Transcribing the dynamic multicellular immune orchestra during acute HIV infection
Author(s)Kazer, Samuel W.
Massachusetts Institute of Technology. Department of Chemistry.
Alex. K Shalek.
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The development of novel vaccines and therapeutics requires comprehensive understanding of the immune system and its functional responses in health and disease. For infections, blueprinting the complex immune response during the initial stages of disease is essential. Human immunodeficiency virus-1 (HIV-1) infection is a model for studying host-pathogen interactions and has led to the development of several far-reaching concepts in immunology and infectious disease (e.g. antibody affinity maturation, host-derived pathogen sensors, etc.). Thus, exploring primary HIV-1 infection could not only impact the advancement of HIV-specific vaccines and treatments, but also serve as a model for early immune response in other viral infections. Utilizing a unique prospective cohort of young women at high risk of contracting HIV, we have begun to profile the immune response to HIV infection at its earliest detectable timepoints.To maximize the utility of these rare samples from the FRESH study, we applied bulk and single-cell RNA-sequencing (RNA-seq) approaches to characterize changes in cellular phenotype as a function of time during acute infection. Specifically, we first characterized changes to peripheral innate lymphoid cells (ILCs), which are irreversibly depleted in acute infection. ILCs express gene programming associated with apoptosis and cell death near peak peripheral viremia, suggesting that they are depleted throughout the body. Second, we profiled HIV-specific CD8⁺ T cells, comparing between early treated and untreated participants. We show strong transcriptional responses near peak viremia consisting of broad cellular activation and cytotoxic activity that was mitigated by early treatment. Cells from treated participants demonstrated higher levels of anti-apoptotic markers and displayed long-lasting memory phenotypes.Finally, we applied single-cell RNA-seq to total PBMCs from four individuals in FRESH throughout the course of acute infection. We developed a novel computational framework to discover gene modules significantly varying in expression as a function of time, enabling us to link distinct cellular activity between cell subsets. Moreover, we identify early subsets of monocytes and NK cells that associate with future disease control. These transcriptomic approaches have allowed an unprecedented view into the cellular dynamics of infection response, corroborating and contextualizing flow-cytometry and in vitro culture experiments. Together this body of work broadens our understanding of the first moments of HIV infection on a cellular and molecular level, highlighting cell-subsets and signaling pathways for perturbation in future vaccines and treatments.Moreover, we pioneer the application of bulk and single-cell transcriptomics to longitudinal infection data on the days-to-weeks timescale, providing approaches and tools for others to apply to new datasets and studies in humans and other model organisms.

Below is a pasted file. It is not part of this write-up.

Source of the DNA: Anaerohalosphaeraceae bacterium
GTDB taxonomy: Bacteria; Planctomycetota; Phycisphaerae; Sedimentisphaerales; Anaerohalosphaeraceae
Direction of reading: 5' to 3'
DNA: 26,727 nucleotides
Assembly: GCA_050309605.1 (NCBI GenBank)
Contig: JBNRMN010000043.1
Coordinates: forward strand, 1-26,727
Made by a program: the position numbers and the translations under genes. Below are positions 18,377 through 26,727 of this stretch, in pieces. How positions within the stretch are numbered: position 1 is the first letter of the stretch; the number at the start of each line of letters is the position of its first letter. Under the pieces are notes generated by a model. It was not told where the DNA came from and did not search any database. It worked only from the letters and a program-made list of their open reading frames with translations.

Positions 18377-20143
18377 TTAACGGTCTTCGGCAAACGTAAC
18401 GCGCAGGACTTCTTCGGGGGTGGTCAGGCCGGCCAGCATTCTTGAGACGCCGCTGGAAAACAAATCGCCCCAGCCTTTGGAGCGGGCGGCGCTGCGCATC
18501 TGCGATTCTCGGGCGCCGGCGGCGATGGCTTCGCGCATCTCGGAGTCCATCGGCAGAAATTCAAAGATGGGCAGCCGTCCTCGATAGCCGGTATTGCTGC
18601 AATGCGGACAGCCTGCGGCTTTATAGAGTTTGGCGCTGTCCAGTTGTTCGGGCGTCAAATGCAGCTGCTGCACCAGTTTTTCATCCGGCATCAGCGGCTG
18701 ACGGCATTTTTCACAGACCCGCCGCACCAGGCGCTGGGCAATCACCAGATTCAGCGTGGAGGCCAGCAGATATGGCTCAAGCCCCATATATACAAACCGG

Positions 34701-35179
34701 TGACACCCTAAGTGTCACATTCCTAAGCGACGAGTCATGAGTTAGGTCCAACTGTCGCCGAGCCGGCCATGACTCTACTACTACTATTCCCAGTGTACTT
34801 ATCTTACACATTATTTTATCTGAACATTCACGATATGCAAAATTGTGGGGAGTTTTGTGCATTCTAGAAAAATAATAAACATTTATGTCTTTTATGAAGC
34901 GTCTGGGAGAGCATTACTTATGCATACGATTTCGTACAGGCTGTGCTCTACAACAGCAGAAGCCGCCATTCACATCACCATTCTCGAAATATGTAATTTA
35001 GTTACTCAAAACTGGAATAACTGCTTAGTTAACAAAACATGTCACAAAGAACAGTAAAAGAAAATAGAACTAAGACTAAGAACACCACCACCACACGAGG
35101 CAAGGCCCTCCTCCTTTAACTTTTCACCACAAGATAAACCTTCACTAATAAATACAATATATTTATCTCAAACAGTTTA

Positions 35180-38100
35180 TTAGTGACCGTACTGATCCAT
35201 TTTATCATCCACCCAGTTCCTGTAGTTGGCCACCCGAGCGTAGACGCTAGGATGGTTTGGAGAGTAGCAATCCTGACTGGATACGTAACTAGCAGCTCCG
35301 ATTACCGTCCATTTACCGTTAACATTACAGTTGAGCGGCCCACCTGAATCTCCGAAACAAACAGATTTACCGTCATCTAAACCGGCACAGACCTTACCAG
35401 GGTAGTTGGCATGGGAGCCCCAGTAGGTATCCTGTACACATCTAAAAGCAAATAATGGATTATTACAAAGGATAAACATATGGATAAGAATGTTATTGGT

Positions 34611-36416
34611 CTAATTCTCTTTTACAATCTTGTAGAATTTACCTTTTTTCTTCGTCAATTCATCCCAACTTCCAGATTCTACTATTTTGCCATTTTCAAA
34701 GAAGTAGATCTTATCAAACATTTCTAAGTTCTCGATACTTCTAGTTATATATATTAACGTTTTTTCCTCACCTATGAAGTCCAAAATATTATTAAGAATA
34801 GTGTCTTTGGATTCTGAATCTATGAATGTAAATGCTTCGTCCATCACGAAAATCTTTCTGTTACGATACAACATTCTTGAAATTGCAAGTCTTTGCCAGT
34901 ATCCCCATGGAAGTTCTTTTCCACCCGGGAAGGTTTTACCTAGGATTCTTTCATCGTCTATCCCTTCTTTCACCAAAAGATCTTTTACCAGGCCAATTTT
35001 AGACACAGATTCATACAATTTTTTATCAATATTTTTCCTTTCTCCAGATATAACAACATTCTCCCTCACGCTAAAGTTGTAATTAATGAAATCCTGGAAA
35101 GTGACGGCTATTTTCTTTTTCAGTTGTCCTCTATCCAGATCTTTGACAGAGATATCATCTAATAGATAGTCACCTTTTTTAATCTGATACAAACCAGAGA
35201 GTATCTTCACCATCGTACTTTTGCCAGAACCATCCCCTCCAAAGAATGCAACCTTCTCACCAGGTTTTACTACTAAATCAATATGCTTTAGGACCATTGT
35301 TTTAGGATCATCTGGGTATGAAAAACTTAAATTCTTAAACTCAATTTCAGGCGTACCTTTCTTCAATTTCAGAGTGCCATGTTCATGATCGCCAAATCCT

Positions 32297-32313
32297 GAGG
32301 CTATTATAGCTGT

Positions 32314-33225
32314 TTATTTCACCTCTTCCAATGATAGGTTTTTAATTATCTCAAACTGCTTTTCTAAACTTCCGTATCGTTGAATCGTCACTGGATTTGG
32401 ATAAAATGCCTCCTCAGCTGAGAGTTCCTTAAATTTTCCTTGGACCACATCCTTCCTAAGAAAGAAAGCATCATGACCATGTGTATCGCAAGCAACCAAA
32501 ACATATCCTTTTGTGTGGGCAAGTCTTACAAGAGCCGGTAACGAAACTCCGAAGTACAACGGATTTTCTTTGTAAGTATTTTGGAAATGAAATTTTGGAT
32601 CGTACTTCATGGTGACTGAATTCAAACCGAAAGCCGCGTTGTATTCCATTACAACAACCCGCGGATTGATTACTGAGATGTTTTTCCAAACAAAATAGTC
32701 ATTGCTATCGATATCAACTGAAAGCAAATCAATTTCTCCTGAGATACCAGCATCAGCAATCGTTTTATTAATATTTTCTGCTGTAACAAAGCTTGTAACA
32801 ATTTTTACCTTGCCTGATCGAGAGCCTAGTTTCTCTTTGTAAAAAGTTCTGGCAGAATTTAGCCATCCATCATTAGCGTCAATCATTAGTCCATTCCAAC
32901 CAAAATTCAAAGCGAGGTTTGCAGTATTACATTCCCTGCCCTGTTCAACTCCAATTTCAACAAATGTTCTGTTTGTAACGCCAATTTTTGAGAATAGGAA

Thesis: Ph. D., Massachusetts Institute of Technology, Department of Chemistry, May, 2020Cataloged from the official PDF of thesis.Includes bibliographical references.
DepartmentMassachusetts Institute of Technology. Department of Chemistry
Massachusetts Institute of Technology